Wednesday, March 07, 2012

Heroes and their girl friends

A couple of days ago Wired had a column "written" by Lois Lane entitled "Dear DC Comics: Why Do You Keep Fridging Me?" (fridging = killing). That got me thinking about the relationship between superheroes and their girlfriends.

I can't say a lot about the Golden Age. I've only read a fraction of the comics from then. My impression is that girl friends were rare. The big exception was Superman and Lois Lane although she was more of a college than a girl friend at the time.

By the time I started reading comic books, Lois's relationship had changed. She was more of a pest than anything else. She regularly got into trouble and had to be rescued or tried to prove that Superman was Clark Kent. She could be jealous of Lana Lang who had known Superman since he was Superboy.

The old Superman TV show was still in syndication and probably had an influence on the comic book portrayal. In the show, she was sometimes suspicious of Clack being Superman. There was little to no romantic attraction. He treated her about the same as Jimmy Olsen.

In the comics, Superman always claimed that he would marry Lois but that it would put her life in danger. Just knowing his secret identity could be deadly. This never sounded right, even when I was a ten-year-old. After all, Lois's life was already in danger from being a known associate (a group called the Superman Revenge Squad had a bounty on the heads of all of the supporting cast). She didn't have to tell anyone that he had told her his secret identity. They could even get married in secret.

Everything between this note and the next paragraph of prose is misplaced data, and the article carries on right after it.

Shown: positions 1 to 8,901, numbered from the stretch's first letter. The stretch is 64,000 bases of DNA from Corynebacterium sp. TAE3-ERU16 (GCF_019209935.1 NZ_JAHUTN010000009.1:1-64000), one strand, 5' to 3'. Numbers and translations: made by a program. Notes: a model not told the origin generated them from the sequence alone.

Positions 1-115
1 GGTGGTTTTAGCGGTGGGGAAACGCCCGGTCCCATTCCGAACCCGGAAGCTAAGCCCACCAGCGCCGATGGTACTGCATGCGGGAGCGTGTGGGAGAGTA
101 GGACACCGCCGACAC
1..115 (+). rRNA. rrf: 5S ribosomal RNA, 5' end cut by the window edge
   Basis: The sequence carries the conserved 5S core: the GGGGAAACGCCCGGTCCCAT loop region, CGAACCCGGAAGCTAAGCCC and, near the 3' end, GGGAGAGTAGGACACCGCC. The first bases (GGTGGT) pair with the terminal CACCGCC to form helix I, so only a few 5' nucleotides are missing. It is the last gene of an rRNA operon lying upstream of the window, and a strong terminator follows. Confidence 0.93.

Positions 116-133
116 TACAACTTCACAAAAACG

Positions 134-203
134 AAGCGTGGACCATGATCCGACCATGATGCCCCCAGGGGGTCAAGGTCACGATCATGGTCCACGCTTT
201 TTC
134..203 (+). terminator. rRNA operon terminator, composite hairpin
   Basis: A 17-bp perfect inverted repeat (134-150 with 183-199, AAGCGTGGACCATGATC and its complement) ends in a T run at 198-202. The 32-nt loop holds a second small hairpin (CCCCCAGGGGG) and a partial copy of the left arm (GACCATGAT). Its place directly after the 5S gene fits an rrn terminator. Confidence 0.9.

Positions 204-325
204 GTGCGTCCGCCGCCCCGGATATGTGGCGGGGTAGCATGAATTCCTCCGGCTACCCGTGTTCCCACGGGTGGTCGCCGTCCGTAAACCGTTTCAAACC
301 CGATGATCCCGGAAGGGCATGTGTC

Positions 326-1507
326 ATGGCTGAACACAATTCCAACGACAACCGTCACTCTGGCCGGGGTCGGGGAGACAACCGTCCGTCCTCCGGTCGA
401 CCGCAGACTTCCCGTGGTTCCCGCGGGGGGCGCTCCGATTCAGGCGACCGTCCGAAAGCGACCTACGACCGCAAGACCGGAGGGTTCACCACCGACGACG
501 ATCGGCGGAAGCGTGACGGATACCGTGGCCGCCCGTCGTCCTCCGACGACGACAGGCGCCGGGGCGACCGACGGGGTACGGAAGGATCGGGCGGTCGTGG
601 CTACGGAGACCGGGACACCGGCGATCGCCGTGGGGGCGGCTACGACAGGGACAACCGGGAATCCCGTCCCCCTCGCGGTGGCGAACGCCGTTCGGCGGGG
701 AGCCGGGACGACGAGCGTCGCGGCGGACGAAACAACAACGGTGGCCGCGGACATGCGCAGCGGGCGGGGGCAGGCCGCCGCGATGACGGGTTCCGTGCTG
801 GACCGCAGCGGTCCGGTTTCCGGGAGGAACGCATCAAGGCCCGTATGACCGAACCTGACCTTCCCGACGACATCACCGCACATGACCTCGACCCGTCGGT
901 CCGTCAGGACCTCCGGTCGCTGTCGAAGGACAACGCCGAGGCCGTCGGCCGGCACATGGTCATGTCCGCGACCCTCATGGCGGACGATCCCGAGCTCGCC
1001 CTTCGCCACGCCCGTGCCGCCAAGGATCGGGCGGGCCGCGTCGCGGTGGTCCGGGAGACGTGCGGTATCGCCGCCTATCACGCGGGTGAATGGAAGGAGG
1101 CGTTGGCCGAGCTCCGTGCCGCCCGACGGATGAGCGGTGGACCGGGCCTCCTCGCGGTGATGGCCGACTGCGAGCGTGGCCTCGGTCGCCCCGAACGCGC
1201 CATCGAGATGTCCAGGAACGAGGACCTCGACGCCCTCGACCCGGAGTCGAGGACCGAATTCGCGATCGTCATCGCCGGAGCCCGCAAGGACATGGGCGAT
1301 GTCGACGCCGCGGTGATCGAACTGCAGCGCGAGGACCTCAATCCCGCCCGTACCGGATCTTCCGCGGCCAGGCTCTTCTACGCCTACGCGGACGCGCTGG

DC did a number of imaginary and dream issues where Superman and Lois got married. Sometimes he found a way of giving her super powers. Sometimes he married her as Clark Kent. She was often miserable when married in secret because she wanted to be able to boast about her husband's accomplishments (this was the 1960s when a wife was supposed to live through her husband).